I fell back from him when it became clear that three weeks of illness during the height of my training plan certainly had an effect on my speed over distance. Shortly thereafter, once I’d hit the trail and the first guy who caught me caught me again after a necessary break, I stopped counting who’d passed me or attempting to converse with them beyond a “Good job! Keep it up!” as the Way Too Fast starting pace caught up with me and made me pay dearly for my enthusiasm. I was able to push through it for a while, keeping up a decent pace that was at least faster than a typical training run, but my form suffered and that’s when I caught that stick shortly after the turnaround. I threw my hip just enough in the muscle clenching lurch that instinctively kept me from going heels over head10 that it didn’t injure me in an “oh my god I must drop out now” but it added enough discomfort to legs that were already cross about the whole three weeks of illness and starting Way Too Fast to slow me down some more (and knock a significant jolt of confidence out of me).
So the return was significantly slower, included some walk breaks, and had a whole lot of “grumble grumble god damn it stupid stupid stupid,” but I kept it up and adjusted my goal from 3:15 to “just a PR” to “maybe sub-3:30” to “at least sub-4?” as the time slipped away. I don’t have m splits yet because, of course, I left my ANT+ stick in Oregon for two months, but hopefully I can analyze the details when this Nor’easterclears and my wife (and her ANT+ stick) can safely join me in NJ. I certainly know it wasn’t a negative split, but I’m curious if I made up any speed once I returned to pavement. I don’t really have a good concept of the difference between my road pace and trail pace.
Thus far, they still haven’t posted full results, but the first two guys – those guys who were targeting 2:50 – finished sub-3, somewhere around 2:54 I think. Daniel finished third, around 3:11:30. One of the volunteers in the final miles told me that I was still top 10, so I guess “fewer than 10 folks” passed me. My time, according to my watch, was . . .
… which according to my calculations ranks as my 9th fastest11. Also, since the 50 States Club and 50-Sub-4 Club don’t have the “one month advance advertising” rule that Marathon Maniacsdo, I’ve now got New Jersey checked off in my casual paced quest for 50. (Tally: 15 marathons, 12 states, 9 sub-4) Incidentally, while I was out running, my parents decided to stay, cheer, and chat with the organizers, volunteers, and other spectators (instead of finding a place to charge their phones). Once it was somehow communicated that they were the parents of the guy in the Maniacs singlet, my father was told something along the lines of “oh, no! Tell him to get out now. Doesn’t he know that’s a cult?” Isn’t that the point?
One of us. One of us.
So, yeah. Of course, now that I’ve recovered more quickly than I would have had I stayed on target I’m dying to try again. Not this weekend. But soon. Hopefully. Maybe. Stupid budgets12.
Yes. I’m well aware that I made a half dozen excuses for not hitting my goal13 but this has apparently been scientifically proven as a good thing! Even though the marathon was canceled, the Expo and the Run S.M.A.R.T. Project pep-talk with Jack Daniels that I’d signed up for were still on. So my mother and I managed to get in to the city (Manhattan at least) for the talk (now a Q&A) and to see what was left of the Expo. Jack had some wise words that were imparted to him by a psychologist friend who studied the minds of athletes the way Jack studies the bodies. I’m paraphrasing hard core here, but essentially “You need to take the credit for your successes and make excuses for failures. If a race goes well, internalize it. Take credit. I did that. If it doesn’t go so well, externalize it. Oh, it was the weather. Or, it just wasn’t my day. Successful athletes do this. Unsuccessful athletes do the opposite. They do well and it’s oh, I just got lucky. They fail and it’s I’m just no good at this. I can’t do it.” Apparently, blame is important for the brain.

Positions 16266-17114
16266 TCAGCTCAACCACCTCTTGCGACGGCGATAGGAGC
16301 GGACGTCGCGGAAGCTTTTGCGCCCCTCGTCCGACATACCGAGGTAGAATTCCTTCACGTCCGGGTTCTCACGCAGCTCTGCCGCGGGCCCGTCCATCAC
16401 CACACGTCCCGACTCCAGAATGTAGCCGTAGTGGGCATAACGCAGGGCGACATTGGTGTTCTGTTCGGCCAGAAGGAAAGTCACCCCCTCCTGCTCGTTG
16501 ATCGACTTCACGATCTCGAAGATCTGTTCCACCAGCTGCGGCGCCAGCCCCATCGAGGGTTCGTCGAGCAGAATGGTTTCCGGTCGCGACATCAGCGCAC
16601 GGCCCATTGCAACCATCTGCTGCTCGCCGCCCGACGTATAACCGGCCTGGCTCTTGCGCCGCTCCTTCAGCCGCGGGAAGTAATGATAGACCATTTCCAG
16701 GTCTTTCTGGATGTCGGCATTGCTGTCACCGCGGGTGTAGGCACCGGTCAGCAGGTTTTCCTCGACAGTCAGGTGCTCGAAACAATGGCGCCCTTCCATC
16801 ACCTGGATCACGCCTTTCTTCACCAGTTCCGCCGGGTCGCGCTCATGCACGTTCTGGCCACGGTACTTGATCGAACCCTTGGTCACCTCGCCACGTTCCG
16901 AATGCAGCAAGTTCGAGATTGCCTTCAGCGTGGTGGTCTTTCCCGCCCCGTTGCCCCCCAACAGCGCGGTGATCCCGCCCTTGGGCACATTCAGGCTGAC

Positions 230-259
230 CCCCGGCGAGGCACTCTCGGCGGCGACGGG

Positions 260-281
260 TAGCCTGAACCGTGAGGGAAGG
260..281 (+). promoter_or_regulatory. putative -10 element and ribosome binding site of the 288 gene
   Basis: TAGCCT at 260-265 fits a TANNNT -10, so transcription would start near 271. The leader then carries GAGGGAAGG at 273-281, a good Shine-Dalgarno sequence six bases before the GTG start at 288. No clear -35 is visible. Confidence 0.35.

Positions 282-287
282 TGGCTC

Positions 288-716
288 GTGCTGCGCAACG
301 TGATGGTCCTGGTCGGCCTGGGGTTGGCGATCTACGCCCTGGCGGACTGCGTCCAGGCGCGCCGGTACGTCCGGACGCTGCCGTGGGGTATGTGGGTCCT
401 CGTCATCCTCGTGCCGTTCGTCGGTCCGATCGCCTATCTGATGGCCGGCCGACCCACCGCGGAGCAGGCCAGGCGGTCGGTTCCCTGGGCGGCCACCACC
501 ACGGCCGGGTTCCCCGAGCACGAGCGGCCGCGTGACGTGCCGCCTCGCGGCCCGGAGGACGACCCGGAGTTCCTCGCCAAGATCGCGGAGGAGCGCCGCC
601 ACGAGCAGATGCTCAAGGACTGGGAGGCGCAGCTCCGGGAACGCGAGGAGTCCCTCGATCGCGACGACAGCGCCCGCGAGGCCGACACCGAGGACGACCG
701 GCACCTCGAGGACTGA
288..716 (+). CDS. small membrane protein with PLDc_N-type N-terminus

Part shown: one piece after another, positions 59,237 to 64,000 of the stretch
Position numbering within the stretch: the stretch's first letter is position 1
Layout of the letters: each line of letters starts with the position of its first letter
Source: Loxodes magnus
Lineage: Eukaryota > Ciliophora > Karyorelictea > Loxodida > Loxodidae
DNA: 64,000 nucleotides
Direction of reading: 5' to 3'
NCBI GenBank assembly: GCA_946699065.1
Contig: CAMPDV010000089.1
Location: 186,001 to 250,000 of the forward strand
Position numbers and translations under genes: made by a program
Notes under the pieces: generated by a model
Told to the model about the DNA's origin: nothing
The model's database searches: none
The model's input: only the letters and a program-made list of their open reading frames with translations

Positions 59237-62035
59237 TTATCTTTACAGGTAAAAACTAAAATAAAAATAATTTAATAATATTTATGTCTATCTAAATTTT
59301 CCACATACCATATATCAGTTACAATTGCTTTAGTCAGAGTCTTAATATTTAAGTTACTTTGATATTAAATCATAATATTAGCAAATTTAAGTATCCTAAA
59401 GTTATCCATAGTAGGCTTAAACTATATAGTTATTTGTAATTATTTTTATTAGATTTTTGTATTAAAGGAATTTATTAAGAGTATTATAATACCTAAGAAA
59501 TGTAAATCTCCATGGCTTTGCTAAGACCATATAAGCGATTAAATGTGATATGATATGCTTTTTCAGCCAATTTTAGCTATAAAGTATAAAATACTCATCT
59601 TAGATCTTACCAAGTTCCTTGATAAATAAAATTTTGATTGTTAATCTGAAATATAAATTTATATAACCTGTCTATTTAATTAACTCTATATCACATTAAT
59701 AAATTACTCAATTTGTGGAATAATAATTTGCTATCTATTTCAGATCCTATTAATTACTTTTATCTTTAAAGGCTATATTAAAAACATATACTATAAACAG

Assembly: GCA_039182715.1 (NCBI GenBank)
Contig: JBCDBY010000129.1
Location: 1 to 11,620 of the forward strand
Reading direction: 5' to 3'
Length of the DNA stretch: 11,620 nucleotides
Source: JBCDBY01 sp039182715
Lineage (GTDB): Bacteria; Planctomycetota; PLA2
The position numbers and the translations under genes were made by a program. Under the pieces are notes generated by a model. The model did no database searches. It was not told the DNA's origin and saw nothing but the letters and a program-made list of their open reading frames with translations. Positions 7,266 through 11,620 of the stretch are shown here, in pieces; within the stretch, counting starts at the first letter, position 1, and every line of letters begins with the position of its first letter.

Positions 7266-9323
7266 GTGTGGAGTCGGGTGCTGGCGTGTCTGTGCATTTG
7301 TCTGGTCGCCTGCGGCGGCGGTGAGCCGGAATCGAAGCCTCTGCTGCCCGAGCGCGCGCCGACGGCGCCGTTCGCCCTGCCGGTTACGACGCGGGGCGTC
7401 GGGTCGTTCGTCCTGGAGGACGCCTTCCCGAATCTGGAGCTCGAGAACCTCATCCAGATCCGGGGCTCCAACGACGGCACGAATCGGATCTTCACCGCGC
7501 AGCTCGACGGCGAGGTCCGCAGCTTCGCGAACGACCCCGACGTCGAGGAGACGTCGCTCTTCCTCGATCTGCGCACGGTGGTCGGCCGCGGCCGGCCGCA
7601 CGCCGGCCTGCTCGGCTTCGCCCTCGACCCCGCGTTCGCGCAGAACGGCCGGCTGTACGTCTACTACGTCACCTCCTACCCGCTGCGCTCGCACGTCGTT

In closing: I blame the stick.
- Where the aptly named New York City Marathon has been held for the past 41 years… ↩
- Where my parents live and I have been staying since I flew out here. ↩
- They’d actually pledged to do this regardless, three days prior to the cancellation. ↩
- Fortunately, the cancellation was called about 7 minutes before the Manchester City Marathon registration closed, so that was off the table. ↩
- For anyone else in this boat, if you aren’t aware already, the Pensacola Marathon and Marhsall University Marathon in Huntington, WV both opened up additional bibs at discounted rates for displaced NYC runners who can make it to their races this coming Sunday! ↩
- Apparently unwarranted, not that I could know that at the time, but it looks like it was a very positive mood from the photos that some charity groups have posted. ↩
- My apologies for grossly over-simplifying your business scope! ↩
- I’m not really clear where one ends and the other begins – Bundt Park where we began is technically in Lebanon but operated by the Clinton Department of Parks and Recreation… ↩
- Well, I saw two. There may have been more. One person actually caught some photos of a deer on the footbridge, squirming it’s way through the railing and swimming off up the creek. ↩
- Because, you know, you’re supposed to be “head over heels” when you’re running. More or less. ↩
- Sounds much better than 6th slowest, eh? ↩
- Anyone want to be my marathon benefactor? You pay me twice the entry fee for every race I run and I donate half that to charity. Deal? ↩
- Okay, a third of a dozen; illness, starting too fast, turning my ankle, and janking my hip. ↩
- If anyone has a nice photo of the 2012 finish line they’d be willing to share, I might get my photo editing skills on… ↩